Updated: Nov 18
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Cannabis Not the Only Botanical Species that Makes Cannabinoids
For decades, the cannabis culture has endured a variety of urban legends that basically claim that the botanical species Cannabis sativa L (which encompasses marijuana and hemp) is not the only source of coveted cannabinoids such as cannabidiol (CBD) and delta-9 tetrahydrocannabinol (THC).
And for decades, scientists have responded with a stern no, declaring cannabis as the sole source of the world's favorite lipid-based phytomolecules. In fact, think about the name: Cannabinoids come from cannabis (Latin club expats understand). Additional support for this stance is delivered by a well-respected March 2023 Brazilian study that described the situation quite clearly: "The biosynthesis of cannabinoid compounds is unique to Cannabis."
2023 Study Rocks the Cannabinoid Boat
Cannabis Not The Only Botanical Species that Makes Cannabinoids. However, a groundbreaking study conducted in Israel and released in May of 2023 provides preliminary data that indicates that critical cannabinoids, including cannabigerolic acid (CBGA), may have evolved in a botanical species other than Cannabis sativa L. For cannabis science nerds, this is big news. These study data are particularly interesting because CBGA, an acidic precursor cannabinoid, is often dubbed the "mother of all cannabinoids." The study also identified five other cannabinoids that are produced by both cannabis and this totally separate plant species.
"A 2023 study indicates that critical cannabinoids, including cannabigerolic acid (CBGA), may have evolved in botanical species other than Cannabis sativa L."
This is due to the fact that, biochemically speaking, CBGA produces another set of important acidic precursors: Cannabidiolic acid (CBDA), cannabichromenic acid (CBCA), and tetrahydrocannabinolic acid (THCA). These acidic precursor "children," in turn, morph into the popular "neutral" or "active" cannabinoids CBD, cannabichromene (CBC), and delta-9 THC, respectively.
Parallel Evolution of Cannabinoid Production?
Cannabis Not The Only Botanical Species that Makes Cannabinoids. The study, entitled "Parallel Evolution of Cannabinoid Biosynthesis" that was published in the journal Nature Plants, explored the appearance of CBGA in a botanical species called Helichrysum umbraculigerum (H. umbraculigerum), a plant that is "unrelated to Cannabis sativa L" but that manufactures "Cannabis-type cannabinoids." In fact, the researchers found CBGA at a volume of 4.3 percent in trichomes residing on the leaves of this South African flowering plant that has the common name woolly umbrella and smells like curry.
"We have found a major new source of cannabinoids and developed tools for their sustained production, which can help explore their enormous therapeutic potential."
In a nutshell, the scientists theorize that the synthesis of cannabinoids in the botanical world evolved simultaneously (in parallel) in both Cannabis sativa L. and H. umbraculigerum. As evidence of this position, they identified 40 cannabinoids produced in the trichmome glands on the leaves of the woolly umbrella plants, including the six also found in cannabis mentioned above. The other 34 cannabinoids appear to be new varieties.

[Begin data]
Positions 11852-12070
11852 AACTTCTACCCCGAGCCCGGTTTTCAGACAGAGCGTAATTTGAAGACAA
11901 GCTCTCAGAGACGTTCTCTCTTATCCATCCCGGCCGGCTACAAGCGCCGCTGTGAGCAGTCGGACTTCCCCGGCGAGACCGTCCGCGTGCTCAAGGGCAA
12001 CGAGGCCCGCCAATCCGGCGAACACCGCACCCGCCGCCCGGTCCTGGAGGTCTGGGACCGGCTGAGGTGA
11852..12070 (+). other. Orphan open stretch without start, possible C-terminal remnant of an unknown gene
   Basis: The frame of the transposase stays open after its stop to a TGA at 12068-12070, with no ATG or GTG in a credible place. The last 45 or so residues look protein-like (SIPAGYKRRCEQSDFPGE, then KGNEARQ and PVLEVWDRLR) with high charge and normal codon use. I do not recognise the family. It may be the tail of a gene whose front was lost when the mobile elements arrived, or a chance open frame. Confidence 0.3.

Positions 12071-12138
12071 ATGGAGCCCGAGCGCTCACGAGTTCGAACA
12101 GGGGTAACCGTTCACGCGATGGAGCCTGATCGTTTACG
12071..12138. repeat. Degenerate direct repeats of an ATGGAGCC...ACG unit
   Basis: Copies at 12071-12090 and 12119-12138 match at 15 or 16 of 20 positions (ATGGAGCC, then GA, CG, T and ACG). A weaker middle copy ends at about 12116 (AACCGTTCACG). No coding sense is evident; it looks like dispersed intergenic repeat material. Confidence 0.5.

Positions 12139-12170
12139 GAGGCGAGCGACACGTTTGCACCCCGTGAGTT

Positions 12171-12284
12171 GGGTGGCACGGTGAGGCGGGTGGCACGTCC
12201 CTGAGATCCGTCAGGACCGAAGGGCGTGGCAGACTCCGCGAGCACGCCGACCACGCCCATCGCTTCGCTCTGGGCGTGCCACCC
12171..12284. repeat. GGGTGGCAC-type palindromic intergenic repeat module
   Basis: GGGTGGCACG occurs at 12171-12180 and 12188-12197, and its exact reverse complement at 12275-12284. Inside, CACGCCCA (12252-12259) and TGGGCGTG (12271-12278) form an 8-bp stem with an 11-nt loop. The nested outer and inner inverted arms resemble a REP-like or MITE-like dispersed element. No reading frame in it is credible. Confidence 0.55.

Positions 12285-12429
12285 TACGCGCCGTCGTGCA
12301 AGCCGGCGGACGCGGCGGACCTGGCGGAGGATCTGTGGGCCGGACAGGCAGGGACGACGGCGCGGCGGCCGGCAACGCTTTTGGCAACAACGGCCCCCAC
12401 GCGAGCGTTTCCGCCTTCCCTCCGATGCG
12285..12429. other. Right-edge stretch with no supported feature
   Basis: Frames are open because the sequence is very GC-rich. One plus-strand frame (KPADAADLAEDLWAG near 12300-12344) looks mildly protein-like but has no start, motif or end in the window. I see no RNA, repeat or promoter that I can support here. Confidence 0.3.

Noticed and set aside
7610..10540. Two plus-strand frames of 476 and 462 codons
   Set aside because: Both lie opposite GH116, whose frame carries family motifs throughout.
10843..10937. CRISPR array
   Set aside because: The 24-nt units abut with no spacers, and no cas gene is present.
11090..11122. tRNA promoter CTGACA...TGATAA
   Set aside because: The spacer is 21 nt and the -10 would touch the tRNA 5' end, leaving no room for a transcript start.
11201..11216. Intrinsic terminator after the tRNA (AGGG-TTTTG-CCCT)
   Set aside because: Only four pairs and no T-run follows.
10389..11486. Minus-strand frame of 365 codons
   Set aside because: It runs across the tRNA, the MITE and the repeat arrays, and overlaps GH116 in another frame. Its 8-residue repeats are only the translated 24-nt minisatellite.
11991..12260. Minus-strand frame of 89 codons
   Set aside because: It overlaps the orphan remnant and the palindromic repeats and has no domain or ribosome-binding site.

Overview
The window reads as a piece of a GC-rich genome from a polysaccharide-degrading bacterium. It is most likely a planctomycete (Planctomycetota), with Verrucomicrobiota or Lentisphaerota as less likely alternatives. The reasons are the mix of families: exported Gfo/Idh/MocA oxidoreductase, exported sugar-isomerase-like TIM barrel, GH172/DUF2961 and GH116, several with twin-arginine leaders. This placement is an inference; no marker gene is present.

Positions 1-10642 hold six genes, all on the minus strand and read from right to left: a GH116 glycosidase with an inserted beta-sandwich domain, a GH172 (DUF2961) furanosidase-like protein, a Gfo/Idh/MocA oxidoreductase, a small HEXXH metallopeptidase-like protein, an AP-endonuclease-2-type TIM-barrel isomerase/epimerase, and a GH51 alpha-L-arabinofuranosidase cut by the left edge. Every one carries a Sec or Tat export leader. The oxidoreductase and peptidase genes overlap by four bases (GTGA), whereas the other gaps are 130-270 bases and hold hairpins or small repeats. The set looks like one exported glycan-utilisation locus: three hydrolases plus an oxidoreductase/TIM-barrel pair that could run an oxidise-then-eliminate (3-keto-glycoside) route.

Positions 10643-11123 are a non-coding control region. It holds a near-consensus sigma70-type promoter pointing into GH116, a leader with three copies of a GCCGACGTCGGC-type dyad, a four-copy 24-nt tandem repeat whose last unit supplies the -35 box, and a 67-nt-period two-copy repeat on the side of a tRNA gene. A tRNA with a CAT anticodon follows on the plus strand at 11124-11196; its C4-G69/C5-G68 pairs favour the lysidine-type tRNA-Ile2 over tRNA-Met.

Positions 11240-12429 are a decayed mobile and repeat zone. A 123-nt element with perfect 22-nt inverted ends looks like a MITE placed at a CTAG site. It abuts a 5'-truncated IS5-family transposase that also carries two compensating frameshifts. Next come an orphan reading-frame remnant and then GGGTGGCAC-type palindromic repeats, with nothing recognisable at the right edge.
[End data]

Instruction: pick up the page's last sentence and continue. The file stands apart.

"We have found a major new source of cannabinoids and developed tools for their sustained production, which can help explore their enormous therapeutic potential," said study author Dr. Paula Berman, a Postdoctoral Fellow at the Weizmann Institute of Science in Israel, in a statement. "The next exciting step would be to determine the properties of the more than 30 new cannabinoids we've discovered and then to see what therapeutic uses they might have," she added.
Cannabinoid Source Study Abstract
Cannabis Not The Only Botanical Species that Makes Cannabinoids. The brief abstract for this pioneering and disruptive research study appears below.
"Modulation of the endocannabinoid system is projected to have therapeutic potential in almost all human diseases. Accordingly, the high demand for novel cannabinoids stimulates the discovery of untapped sources and efficient manufacturing technologies.
"Here we explored Helichrysum umbraculigerum, an Asteraceae species unrelated to Cannabis sativa that produces Cannabis-type cannabinoids (for example, 4.3% cannabigerolic acid). In contrast to Cannabis, cannabinoids in H. umbraculigerum accumulate in leaves’ glandular trichomes rather than in flowers.
"Helichrysum umbraculigerum, or woolly umbrella, is a plant unrelated to Cannabis sativa that produces Cannabis-type cannabinoids (for example, 4.3% cannabigerolic acid)."
"The integration of de novo whole-genome sequencing data with unambiguous chemical structure annotation, enzymatic assays and pathway reconstitution in Nicotiana benthamiana and in Saccharomyces cerevisiae has uncovered the molecular and chemical features of this plant. Apart from core biosynthetic enzymes, we reveal tailoring ones producing previously unknown cannabinoid metabolites.
"Orthology analyses demonstrate that cannabinoid synthesis evolved in parallel in H. umbraculigerum and Cannabis. Our discovery provides a currently unexploited source of cannabinoids and tools for engineering in heterologous hosts."
View the original study.
For more information about botanical sources of cannabinoids other than cannabis, see the Higher Learning LV study summary entitled "Scientists: Fungi, Liverworts, Rhododendrons, & Woolly Umbrella All Make Cannabinoids."
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